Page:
by Luc Desrosiers, Ricardo Olivieri | Published March 11, 2019
In a previous article, we showed you two mechanisms for implementing off-chain logic that maintain trust, visibility, and transparency as qualities of service for a blockchain network. The first approached extended smart contracts by having peers in the blockchain network invoke third-party services collocated with them, while the second approach extended smart contacts by having these invoke a third-party trusted service that resides outside of the blockchain network. These third-party trusted services are commonly referred to as Oracles. In this article, we explore the second approach further by presenting three common architectural patterns that can be used in the context of a Hyperledger Fabric network.
To get the most out of this article, you should be familiar with blockchain technology, specifically the Hyperledger Fabric platform. If you are not familiar with Hyperledger Fabric and blockchain concepts, there are lots of other great online resources that can help you to take advantage of this material (see the Resources in the right nav).
You should probably allocate about 10-15 minutes to read this article.
The word “oracle” originates with the Latin word “oraculum,” which means divine announcement. In ancient times, such announcements were delivered by these so-called oracles, and because they were considered divine everyone tended to trust them. No matter how events turned out, people did not usually doubt oracles, preferring instead to assume that their own interpretation may have been faulty. Oracles were clever people who always made sure that their prophecies had enough room for interpretation. What makes the oracle concept interesting and applicable to blockchain is that the trust people placed in their oracle stemmed from the fact that once the oracle made a prophecy, they could not easily change it. Changing a prophecy after the fact would essentially render an oracle as a fraud.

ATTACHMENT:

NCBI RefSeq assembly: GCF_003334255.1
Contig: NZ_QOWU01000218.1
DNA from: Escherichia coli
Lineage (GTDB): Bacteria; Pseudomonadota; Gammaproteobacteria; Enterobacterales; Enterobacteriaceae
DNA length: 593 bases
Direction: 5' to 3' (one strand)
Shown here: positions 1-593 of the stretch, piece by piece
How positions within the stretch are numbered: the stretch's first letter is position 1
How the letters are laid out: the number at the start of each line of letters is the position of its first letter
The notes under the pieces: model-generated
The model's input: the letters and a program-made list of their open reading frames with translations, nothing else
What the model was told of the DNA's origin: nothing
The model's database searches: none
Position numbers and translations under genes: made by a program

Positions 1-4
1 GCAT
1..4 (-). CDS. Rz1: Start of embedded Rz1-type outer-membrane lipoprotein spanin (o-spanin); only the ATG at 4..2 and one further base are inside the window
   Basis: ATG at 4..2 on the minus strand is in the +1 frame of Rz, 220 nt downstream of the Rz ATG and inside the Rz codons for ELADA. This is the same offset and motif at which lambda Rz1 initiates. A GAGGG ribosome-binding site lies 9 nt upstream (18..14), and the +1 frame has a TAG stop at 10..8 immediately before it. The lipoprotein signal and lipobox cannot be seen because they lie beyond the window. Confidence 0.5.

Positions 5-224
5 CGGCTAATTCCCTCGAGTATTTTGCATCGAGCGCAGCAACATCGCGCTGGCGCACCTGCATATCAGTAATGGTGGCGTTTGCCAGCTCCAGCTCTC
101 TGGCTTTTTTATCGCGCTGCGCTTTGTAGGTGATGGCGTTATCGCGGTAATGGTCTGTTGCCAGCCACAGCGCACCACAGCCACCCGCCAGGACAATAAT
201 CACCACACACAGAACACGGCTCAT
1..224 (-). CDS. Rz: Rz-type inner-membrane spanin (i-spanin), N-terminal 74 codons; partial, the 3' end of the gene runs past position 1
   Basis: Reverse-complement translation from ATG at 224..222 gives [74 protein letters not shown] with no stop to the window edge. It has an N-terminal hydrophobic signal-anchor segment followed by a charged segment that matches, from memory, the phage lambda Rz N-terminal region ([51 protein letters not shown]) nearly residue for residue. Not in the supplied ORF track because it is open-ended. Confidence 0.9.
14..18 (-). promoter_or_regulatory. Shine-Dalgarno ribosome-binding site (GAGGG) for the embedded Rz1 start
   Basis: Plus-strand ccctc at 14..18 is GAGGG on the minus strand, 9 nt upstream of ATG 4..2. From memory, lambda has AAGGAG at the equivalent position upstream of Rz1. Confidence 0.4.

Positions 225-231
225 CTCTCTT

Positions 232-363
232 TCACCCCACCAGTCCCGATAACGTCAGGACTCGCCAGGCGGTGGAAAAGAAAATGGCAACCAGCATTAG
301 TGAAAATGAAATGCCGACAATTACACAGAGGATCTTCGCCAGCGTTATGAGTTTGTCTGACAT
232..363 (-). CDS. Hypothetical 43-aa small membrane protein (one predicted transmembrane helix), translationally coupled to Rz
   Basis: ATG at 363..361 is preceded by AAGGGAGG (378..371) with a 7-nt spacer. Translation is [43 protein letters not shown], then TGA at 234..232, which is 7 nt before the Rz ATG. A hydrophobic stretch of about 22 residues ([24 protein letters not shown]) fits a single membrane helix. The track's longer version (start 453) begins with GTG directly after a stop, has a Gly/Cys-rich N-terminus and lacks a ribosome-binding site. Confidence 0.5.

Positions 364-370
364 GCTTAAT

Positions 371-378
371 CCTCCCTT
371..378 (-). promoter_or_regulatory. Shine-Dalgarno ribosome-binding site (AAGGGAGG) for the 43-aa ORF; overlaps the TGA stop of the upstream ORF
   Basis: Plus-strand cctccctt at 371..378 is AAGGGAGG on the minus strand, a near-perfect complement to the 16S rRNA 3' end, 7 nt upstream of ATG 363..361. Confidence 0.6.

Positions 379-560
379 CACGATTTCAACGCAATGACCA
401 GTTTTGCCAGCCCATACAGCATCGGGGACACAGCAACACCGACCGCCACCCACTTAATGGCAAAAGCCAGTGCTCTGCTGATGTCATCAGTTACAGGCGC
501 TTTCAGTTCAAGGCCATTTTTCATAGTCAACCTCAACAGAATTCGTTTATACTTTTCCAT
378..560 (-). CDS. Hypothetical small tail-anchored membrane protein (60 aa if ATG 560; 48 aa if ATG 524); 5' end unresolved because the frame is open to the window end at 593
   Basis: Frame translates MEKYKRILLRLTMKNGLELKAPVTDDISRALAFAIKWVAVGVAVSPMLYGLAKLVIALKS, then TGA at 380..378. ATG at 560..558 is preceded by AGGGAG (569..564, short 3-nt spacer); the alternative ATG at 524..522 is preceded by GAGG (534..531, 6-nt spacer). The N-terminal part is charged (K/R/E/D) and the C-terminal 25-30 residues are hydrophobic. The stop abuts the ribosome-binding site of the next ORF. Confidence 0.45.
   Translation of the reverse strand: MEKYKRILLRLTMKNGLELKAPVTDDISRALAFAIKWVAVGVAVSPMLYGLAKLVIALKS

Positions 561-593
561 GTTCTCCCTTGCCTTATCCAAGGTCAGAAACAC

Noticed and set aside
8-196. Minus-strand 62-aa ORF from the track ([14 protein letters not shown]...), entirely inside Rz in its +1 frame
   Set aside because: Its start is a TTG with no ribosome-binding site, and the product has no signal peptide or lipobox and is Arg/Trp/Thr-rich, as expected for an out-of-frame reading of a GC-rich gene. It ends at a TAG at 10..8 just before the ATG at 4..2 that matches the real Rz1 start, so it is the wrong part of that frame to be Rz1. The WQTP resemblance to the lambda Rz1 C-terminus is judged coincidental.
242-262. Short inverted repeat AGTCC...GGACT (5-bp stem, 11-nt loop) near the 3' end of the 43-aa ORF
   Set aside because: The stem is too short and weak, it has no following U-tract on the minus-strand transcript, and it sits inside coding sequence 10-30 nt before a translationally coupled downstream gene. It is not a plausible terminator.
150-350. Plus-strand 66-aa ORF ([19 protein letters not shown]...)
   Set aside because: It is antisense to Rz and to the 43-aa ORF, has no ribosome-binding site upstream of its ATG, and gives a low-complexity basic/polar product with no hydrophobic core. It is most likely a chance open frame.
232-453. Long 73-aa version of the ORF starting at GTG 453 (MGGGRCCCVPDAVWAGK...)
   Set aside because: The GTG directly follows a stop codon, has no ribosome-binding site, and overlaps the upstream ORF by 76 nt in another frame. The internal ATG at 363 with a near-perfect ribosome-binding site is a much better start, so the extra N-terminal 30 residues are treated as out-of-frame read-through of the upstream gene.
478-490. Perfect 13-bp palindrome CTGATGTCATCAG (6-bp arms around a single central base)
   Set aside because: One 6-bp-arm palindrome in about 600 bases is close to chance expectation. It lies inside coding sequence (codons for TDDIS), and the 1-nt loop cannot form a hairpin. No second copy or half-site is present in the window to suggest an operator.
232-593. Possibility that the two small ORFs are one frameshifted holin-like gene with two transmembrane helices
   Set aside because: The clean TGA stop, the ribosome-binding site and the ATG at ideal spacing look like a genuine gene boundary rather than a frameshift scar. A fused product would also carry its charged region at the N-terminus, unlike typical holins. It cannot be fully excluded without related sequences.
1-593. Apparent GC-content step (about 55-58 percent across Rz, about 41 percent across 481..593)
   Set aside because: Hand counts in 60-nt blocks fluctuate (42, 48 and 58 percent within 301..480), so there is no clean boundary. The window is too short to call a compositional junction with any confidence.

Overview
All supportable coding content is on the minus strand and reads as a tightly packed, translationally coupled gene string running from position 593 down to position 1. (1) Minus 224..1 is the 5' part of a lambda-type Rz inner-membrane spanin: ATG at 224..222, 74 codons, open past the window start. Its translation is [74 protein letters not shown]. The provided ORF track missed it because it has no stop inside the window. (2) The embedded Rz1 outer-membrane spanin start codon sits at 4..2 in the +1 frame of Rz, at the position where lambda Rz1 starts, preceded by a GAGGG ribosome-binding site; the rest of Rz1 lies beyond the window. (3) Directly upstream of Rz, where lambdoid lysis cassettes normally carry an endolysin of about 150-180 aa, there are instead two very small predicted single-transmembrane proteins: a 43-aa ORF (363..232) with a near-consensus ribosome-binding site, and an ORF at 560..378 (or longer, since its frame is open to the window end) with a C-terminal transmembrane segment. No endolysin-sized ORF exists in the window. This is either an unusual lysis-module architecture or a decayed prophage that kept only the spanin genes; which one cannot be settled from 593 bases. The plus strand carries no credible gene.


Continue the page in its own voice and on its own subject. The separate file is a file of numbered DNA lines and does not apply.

From a blockchain perspective, an oracle can be expressed as a function, which given a tick value will always return the same fact along with a proof of the fact:
Figure 1. Expressing an oracle as a function
Returning the same value for the same input is great from a blockchain perspective! This means you get a deterministic function that can be safely called from a smart contract (at least in theory).
It’s worth noting that while the remainder of this article is focused on architectural patterns that support the integration of oracles, there can be serious business and legal ramifications to the use of oracles. Will every party truly trust the oracle? What about situations where parties disagree on the value? As such, the inclusion of an oracle in a blockchain network should be addressed and reflected when defining the trust framework. Terms and conditions should clearly spell out that members of the network recognize the validity of the external system, and should also cover the dispute process.
Now that we have a basic understanding of the concept of an oracle, and understand that this is not only about technology but it needs to also encompass business and legal aspects, let’s turn our attention to three architecture patterns that can be implemented on top of Hyperledger Fabric.
This is probably the most natural way to implement the concept of an oracle within Hyperledger Fabric. Essentially, this approach relies on the concept of having an organization (the data source org) in the network be responsible for maintaining a ledger of “facts” that other organizations can query to retrieve a point-in-time value. Figure 2 depicts a smart contract that is deployed on a global channel and provides an update and a query transaction. In this model, only the data source org is authorized to invoke the update, and the other organizations are allowed to invoke the query.
When invoking the smart contract on a separate channel, the smart contract can leverage the cross-channel query capability to retrieve the latest value. The fact that the value is recorded on the ledger provides an auditable trace of the fact.
Figure 2. Smart contract deployed on a global channel
The tick parameter is stored as the key within the ledger and the facts are the value part of the key-value. The proof of the fact is essentially the transaction that is stored on the ledger containing the data source organization signature.